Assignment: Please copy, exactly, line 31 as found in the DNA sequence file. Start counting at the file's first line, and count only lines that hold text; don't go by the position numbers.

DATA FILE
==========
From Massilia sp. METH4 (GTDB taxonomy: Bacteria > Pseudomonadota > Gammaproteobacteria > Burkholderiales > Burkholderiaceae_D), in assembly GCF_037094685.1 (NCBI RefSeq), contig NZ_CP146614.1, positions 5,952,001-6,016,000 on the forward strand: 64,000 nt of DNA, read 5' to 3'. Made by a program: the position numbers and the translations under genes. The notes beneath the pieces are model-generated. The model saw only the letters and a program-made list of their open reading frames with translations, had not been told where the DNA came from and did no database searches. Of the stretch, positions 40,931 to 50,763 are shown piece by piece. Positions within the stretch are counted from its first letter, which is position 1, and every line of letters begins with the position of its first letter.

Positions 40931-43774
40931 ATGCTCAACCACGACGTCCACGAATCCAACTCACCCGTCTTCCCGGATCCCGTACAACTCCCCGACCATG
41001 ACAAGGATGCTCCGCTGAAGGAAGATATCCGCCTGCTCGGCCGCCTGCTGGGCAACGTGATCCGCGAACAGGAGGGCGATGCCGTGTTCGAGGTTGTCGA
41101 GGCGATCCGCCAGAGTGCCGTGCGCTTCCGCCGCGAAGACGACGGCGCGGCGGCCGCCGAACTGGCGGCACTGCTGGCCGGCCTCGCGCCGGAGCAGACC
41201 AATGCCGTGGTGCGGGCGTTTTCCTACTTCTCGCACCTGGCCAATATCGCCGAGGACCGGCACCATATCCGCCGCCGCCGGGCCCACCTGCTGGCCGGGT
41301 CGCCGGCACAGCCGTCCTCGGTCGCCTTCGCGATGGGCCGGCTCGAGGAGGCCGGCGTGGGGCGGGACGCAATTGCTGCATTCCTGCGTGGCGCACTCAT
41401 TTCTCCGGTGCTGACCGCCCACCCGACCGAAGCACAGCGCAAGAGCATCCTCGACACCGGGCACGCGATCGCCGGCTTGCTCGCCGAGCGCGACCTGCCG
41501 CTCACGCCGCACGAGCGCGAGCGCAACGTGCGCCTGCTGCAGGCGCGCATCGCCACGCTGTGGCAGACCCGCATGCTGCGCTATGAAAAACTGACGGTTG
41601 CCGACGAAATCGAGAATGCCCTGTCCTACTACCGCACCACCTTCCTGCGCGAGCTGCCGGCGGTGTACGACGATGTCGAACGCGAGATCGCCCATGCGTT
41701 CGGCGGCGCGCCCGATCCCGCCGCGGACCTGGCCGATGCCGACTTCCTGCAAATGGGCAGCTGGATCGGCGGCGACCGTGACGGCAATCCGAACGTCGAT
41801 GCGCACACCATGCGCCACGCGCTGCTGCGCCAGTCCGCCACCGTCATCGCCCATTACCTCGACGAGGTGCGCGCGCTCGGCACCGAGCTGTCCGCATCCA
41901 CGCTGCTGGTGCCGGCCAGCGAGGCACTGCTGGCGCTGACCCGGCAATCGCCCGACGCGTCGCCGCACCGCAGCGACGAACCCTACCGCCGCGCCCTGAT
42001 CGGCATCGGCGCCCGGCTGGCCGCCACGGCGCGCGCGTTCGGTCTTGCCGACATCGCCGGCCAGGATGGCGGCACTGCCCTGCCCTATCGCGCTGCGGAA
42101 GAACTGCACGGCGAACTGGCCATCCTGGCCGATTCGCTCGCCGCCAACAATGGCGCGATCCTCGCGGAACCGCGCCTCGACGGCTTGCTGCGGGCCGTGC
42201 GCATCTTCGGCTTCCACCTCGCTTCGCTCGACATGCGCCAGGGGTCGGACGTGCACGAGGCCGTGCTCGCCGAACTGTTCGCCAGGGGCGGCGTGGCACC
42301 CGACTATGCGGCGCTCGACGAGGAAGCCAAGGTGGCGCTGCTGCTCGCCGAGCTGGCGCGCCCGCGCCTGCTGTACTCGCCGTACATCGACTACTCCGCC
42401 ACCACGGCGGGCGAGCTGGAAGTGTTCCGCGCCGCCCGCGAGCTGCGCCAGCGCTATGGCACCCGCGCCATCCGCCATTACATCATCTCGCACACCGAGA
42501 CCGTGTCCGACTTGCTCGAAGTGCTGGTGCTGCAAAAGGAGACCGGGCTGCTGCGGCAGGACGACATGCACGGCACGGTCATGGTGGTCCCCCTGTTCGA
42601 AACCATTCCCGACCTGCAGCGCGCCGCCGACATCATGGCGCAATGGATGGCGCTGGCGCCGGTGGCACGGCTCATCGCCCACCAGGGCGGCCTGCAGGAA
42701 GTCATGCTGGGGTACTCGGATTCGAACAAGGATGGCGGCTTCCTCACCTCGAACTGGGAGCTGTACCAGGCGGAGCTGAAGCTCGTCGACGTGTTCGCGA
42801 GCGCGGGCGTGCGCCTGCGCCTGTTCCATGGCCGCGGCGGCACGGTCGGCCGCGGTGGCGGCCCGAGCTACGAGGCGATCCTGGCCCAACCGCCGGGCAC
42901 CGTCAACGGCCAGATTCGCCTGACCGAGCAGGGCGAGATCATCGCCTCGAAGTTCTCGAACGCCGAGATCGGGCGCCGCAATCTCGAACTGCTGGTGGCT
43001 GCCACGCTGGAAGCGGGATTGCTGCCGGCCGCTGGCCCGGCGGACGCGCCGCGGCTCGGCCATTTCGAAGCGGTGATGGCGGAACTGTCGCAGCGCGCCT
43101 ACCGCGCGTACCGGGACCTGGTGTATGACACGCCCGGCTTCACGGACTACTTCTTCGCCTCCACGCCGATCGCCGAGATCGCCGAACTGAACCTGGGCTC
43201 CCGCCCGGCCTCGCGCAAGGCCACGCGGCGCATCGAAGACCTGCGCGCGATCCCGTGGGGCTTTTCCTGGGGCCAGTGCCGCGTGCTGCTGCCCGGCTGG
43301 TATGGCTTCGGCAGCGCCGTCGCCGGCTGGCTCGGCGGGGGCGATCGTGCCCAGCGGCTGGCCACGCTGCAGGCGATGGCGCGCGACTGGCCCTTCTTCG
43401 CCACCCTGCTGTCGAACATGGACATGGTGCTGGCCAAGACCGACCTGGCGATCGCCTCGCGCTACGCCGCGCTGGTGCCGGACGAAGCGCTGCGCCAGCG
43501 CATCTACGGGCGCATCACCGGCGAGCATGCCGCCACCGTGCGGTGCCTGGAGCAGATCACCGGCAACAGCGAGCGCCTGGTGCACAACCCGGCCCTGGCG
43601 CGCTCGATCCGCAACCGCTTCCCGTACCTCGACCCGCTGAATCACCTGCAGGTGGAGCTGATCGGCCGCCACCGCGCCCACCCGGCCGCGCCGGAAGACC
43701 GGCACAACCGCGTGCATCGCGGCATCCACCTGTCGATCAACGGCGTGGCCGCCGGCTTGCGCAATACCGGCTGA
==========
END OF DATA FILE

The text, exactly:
43701 GGCACAACCGCGTGCATCGCGGCATCCACCTGTCGATCAACGGCGTGGCCGCCGGCTTGCGCAATACCGGCTGA